Part of efforts to keep Holocaust memory alive in an uncertain world, a roving exhibition of artifacts from Auschwitz-Birkenau premieres in Madrid
By Matt Lebovic
An unprecedented world tour of artifacts from Auschwitz-Birkenau premiered in Madrid on December 1, the first stop in a “roving exhibition” about the Nazi death camp where one million Jews were murdered during the Holocaust.
With the tagline, “Not long ago. Not far away,” the tour will appear in 14 cities during the next seven years, primarily in Europe and North America. It is organized by Poland’s Auschwitz-Birkenau State Museum and Spain’s Musealia group, which calls itself “an artistic and documentary research project.” The exhibition includes more than 600 artifacts on loan from the museum, as well as from Israel’s Yad Vashem, the US Holocaust Memorial Museum, and private collections.
From a segment of the camp’s electrified fence, to a German children’s board game called “Jews Out,” organizers seek to portray the “dual nature” of Auschwitz as both a site of genocide and enduring symbol of evil.
“Today, the world is moving in uncertain directions. That is why we need to rely more and more on the strong foundations of our memory,” said Piotr M. A. Cywiński, director of the Auschwitz-Birkenau Museum. “Nothing can replace a visit to the authentic site of the biggest crime of the 20th century, but this exhibition, which people in many countries will have the opportunity to see, can become a great warning cry for us all,” said Cywiński.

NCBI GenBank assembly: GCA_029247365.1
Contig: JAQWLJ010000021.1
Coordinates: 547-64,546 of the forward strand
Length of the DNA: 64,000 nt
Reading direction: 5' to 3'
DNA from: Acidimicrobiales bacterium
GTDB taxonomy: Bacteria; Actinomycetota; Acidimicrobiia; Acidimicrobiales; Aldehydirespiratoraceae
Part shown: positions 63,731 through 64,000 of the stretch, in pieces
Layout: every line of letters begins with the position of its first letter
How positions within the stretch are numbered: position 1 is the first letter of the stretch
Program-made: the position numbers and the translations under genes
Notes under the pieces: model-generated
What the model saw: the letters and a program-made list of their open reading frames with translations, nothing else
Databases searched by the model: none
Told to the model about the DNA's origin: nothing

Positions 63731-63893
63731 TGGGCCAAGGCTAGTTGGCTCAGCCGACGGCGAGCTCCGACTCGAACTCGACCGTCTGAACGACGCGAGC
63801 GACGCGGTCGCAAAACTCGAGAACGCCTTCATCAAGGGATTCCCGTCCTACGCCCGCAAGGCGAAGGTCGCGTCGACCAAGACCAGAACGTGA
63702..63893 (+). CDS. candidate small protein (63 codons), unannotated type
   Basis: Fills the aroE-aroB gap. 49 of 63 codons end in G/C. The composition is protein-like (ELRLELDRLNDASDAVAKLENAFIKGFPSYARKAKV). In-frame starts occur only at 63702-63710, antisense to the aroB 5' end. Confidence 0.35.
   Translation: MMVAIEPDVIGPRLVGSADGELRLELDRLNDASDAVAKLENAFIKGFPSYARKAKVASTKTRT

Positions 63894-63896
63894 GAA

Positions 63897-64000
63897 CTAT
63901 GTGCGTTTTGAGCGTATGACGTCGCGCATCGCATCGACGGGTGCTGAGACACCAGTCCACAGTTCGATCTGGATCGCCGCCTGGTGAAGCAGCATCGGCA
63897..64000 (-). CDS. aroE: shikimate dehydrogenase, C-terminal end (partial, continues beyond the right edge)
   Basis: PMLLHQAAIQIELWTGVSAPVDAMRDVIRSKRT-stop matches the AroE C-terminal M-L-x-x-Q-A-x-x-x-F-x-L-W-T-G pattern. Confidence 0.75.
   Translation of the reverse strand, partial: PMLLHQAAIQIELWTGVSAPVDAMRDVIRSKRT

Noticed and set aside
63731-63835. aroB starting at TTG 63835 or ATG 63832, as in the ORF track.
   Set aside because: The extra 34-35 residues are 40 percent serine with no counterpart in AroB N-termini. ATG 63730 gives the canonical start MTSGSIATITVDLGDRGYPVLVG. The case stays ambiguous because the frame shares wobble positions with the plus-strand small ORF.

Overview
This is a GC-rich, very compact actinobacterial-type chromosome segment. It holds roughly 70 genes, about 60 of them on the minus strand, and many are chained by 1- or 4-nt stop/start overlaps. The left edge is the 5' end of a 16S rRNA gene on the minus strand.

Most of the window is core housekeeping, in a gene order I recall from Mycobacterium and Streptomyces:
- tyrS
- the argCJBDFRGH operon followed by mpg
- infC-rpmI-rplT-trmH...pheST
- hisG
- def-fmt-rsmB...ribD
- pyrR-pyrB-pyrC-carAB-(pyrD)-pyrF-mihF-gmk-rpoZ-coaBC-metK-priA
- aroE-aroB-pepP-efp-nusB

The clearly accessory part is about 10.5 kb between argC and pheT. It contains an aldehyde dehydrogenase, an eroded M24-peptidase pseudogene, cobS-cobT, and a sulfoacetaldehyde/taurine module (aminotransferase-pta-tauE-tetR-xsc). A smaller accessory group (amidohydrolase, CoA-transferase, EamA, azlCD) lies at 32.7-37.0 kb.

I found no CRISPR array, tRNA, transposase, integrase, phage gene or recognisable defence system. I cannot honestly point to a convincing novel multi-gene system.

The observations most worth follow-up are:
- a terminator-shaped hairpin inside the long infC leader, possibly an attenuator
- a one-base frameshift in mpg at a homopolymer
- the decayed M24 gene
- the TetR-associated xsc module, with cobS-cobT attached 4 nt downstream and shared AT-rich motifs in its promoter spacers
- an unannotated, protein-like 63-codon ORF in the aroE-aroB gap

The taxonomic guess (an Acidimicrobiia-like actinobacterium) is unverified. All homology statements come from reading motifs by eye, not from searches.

At 2,500-square meters, the collection space is vast, comparable to the world tour of objects salvaged from the Titanic wreck, also put on by Musealia. Visitors are advised to allot 90 minutes to pass through the maze of relics, many of them juxtaposed with historical photographs for context. There are half a dozen large, detailed models to view, including of the gas chamber-crematorium complexes where, in addition to Jews, thousands of Poles, Roma, and other victims were murdered.
Although the tour just opened in Spain, there are already signs of a welcome reception, according to Musealia.
“We already sold more than 27,000 tickets and about 250 school groups have booked tours,” said Iciar Palacios, a spokesperson for Musealia.
“During our first weekend, we were sold out every day, which made us very proud,” Palacios told The Times of Israel, adding that admission is free for school groups who visit between now and the middle of June, when the exhibition will move to its second European city.